ZFIN ID: ZDB-PUB-010601-8
Cloning and expression of three zebrafish roundabout homologs suggest roles in axon guidance and cell migration
Lee, J.S., Ray, R., and Chien, C.B.
Date: 2001
Source: Developmental dynamics : an official publication of the American Association of Anatomists   221(2): 216-230 (Journal)
Registered Authors: Chien, Chi-Bin, Lee, Jeong-Soo, Ray, Russell
Keywords: zebrafish; Roundabout; Slit; cell migration; axon guidance
MeSH Terms:
  • Amino Acid Sequence
  • Animals
  • Axons/metabolism*
  • Axons/physiology*
  • Cell Membrane/metabolism
  • Cell Movement
  • Cloning, Molecular
  • Cytoplasm/metabolism
  • DNA, Complementary/metabolism
  • Drosophila
  • Eye/embryology
  • Ganglia/embryology
  • Gene Expression Regulation, Developmental*
  • In Situ Hybridization
  • Models, Genetic
  • Molecular Sequence Data
  • Nerve Tissue Proteins
  • Protein Structure, Tertiary
  • Receptors, Immunologic/biosynthesis*
  • Receptors, Immunologic/genetics*
  • Sequence Analysis, DNA
  • Sequence Homology, Amino Acid
  • Signal Transduction
  • Spinal Cord/embryology
  • Time Factors
  • Tissue Distribution
  • Zebrafish
PubMed: 11376489 Full text @ Dev. Dyn.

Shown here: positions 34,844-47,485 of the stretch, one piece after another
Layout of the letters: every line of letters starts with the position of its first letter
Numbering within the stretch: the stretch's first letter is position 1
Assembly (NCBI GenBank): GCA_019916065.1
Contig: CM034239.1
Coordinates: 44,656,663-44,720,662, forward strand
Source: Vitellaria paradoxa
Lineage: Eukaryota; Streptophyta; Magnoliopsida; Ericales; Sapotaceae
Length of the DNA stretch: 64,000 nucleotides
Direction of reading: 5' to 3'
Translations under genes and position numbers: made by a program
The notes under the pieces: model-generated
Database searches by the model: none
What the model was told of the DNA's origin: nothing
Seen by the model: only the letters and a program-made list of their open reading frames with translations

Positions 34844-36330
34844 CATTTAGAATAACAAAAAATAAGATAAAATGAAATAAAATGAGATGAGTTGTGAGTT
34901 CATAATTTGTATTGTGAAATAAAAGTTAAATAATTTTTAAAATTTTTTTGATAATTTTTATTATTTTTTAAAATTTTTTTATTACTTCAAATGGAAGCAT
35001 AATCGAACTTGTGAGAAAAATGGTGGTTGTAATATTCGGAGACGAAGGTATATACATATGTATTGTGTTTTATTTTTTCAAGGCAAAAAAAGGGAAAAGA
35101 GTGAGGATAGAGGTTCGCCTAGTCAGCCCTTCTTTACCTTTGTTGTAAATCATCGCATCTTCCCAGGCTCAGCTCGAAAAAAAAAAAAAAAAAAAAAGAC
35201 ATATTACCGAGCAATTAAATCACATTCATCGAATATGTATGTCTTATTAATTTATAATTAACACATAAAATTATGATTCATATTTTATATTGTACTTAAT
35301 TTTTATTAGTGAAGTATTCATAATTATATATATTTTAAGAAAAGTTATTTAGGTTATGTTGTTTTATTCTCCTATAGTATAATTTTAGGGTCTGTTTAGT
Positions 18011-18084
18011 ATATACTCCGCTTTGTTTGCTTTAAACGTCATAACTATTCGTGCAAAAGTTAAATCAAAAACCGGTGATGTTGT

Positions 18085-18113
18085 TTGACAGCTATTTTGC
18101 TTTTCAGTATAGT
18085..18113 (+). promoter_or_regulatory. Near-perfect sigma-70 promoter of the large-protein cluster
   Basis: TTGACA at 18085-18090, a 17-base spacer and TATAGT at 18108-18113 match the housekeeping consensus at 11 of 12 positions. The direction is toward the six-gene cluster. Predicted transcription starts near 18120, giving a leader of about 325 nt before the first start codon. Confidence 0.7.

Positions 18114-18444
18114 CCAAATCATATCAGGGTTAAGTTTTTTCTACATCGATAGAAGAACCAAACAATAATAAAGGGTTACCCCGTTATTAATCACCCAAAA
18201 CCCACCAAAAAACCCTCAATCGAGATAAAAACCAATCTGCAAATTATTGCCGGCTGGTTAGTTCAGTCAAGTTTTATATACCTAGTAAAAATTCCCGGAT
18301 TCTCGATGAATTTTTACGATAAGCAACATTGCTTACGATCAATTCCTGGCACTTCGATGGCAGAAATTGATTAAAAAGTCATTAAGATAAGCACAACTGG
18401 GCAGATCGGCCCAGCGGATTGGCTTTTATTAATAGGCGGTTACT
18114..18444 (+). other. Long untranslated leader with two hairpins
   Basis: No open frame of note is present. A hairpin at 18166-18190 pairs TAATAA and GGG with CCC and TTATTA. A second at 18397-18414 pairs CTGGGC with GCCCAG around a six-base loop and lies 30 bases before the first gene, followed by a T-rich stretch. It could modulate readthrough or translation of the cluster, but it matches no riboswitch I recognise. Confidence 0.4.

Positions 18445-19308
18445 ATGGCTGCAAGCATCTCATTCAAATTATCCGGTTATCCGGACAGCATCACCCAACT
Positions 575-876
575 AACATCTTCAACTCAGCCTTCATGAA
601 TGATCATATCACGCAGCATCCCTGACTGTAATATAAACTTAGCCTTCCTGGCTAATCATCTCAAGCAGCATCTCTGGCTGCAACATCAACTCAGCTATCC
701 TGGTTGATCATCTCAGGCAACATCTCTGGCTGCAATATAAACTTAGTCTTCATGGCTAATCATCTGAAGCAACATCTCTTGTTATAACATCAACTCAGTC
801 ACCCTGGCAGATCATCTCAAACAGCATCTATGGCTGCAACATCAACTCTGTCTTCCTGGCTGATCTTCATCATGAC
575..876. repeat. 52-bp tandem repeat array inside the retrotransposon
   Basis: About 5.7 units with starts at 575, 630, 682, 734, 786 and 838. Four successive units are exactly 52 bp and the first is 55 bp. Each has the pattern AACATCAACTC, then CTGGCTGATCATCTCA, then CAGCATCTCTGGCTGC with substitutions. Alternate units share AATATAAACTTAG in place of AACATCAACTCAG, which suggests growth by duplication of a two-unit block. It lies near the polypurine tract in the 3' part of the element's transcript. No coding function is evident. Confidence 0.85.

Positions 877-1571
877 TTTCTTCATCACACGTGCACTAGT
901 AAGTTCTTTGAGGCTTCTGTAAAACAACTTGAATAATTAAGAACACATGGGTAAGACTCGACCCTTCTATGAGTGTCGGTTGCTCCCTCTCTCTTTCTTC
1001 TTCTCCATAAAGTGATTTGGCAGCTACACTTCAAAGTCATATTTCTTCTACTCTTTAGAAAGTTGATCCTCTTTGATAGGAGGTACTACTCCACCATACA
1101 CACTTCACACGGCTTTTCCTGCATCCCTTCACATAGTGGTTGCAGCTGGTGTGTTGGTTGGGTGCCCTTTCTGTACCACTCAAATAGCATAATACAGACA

We report the cloning and expression patterns of three novel zebrafish Roundabout homologs. The Roundabout (robo) gene encodes a transmembrane receptor that is essential for axon guidance in Drosophila and Robo family members have been implicated in cell migration. Analysis of extracellular domains and conserved cytoplasmic motifs shows that zebrafish Robo1 and Robo2 are orthologs of mammalian Robo1 and Robo2, respectively, while zebrafish Robo3 is likely to be an ortholog of mouse Rig-1. The three zebrafish robos are expressed in distinct but overlapping patterns during embryogenesis. They are highly expressed in the developing nervous system, including the olfactory system, visual system, hindbrain, cranial ganglia, spinal cord, and posterior lateral line primordium. They are also expressed in several nonneuronal tissues, including somites and fin buds. The timing and patterns of expression suggest roles for zebrafish robos in axon guidance and cell migration.